Evicted Travellers still on Dundalk roadside with no water

Families say site was to be ready by October but council says work only starting now

A group of Traveller families who were evicted from an unofficial site in Dundalk in January, are still living on the side of a road – despite assurances that they would be accommodated.

The seven families, including six young children, are among 23 families who were evicted from Woodland Park, a former official Traveller halting site, on the outskirts of Dundalk, Co Louth, on January 15th.

The site had fallen into disuse since 2008 but a number of extended families had moved onto the site in April 2015. They say they had reconnected the water supply, arranged rubbish collection and provided their own electricity generators.

Armed gardaí


County Council

, however, cited fire safety concerns after an inspection in December, saying it had to move the families off the site for their safety.

The eviction, involving tow trucks and armed gardaí, was described by families at the time as “heavy handed”.

Some of the mobile homes were impounded and while families with children were placed in B&Bs, around half of the families moved their caravans to a car park beside a nearby fast food outlet. They were evicted from that site in May.

Having been moved on by gardaí from a number of sites since – seven families are now on Hoey's Lane, a side road near the Dundalk Institute of Technology.

Some caravans are on the road while others are pitched up on a verge by a hedgerow.

Among them are three families with children all under the age of 10.

Ethel McDonagh, who talked to The Irish Times in January as her mobile home was being removed, has three children – Olivia (9), Savannah (6) and Lacey (3).

She has no toilet or running water. Every day, she fills a milk churn with water at a local garage, which also lets the family use its bathroom. “Since we were moved off from the KFC carpark, we have just been moved and moved and moved.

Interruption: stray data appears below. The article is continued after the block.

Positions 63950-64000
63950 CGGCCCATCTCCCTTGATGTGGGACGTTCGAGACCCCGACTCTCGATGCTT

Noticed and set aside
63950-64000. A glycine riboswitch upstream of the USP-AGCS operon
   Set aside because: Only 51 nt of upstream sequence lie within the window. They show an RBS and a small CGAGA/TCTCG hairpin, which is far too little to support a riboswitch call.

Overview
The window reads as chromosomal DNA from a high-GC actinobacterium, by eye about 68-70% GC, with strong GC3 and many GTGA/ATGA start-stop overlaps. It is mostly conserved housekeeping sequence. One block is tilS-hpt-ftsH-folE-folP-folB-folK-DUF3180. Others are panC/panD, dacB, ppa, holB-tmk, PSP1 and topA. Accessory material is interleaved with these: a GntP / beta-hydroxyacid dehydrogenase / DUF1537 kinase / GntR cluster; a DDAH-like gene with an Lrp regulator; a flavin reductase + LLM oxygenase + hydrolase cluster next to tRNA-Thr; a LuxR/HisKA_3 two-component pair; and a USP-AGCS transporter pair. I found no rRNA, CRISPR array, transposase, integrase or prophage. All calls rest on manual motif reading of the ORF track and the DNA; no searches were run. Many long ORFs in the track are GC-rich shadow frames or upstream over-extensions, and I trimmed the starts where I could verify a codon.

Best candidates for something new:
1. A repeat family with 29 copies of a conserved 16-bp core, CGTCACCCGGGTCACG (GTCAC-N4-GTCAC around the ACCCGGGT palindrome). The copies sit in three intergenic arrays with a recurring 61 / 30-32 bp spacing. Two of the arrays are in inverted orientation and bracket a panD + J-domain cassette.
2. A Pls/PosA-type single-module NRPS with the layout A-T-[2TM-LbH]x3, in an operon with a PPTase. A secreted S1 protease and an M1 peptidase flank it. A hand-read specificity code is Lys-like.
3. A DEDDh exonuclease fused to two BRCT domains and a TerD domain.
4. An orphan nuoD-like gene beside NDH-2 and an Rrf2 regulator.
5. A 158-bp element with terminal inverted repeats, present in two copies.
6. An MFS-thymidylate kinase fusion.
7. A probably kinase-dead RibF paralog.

“As far as I can see, the council evicted us from a place we were happy. We weren’t having any trouble there. They said it was because of health and safety. Well, look at where we are now,” she said.

“Every time the guards come, the children are clinging on to me, saying, ‘the Garda are coming, the Garda are coming’. They get scared we are going to be moved again.” She says her children have been ill and not sleeping at night, while cooking, laundry and keeping her children clean is impossible.

“Stressed? Stressed is not the word. I try to be strong for the children because if I fall apart everything goes.

“I am trying to reassure them all the time but, inside, I feel like I’m falling apart.”

Another mother, Ellen Quinn, and her husband moved their caravan to beside her mother's rented house in Bailieborough, Co Cavan. They have three sons under the age of six.

She is also expecting a baby in four weeks and travels with her husband and children when they make the 100km round-trip to their school in Dundalk every week day. “I want to keep things as normal as possible for them. School is the one thing they still have here in Dundalk.”

The families are anxious to move back to Woodland Park. In March, the council said it would be refurbished.

“We were told it would be ready by October,” said Ms Quinn. “That’s this week and nothing has happened there.”

A spokeswoman for Louth County Council said: “Work to refurbish Woodland Park is scheduled to begin this week. It is anticipated this work will take 12 weeks. The bays will be allocated according to the council’s allocation scheme. A number of families have either been housed or remain in emergency accommodation.”

Kitty Holland

Kitty Holland

Kitty Holland is Social Affairs Correspondent of The Irish Times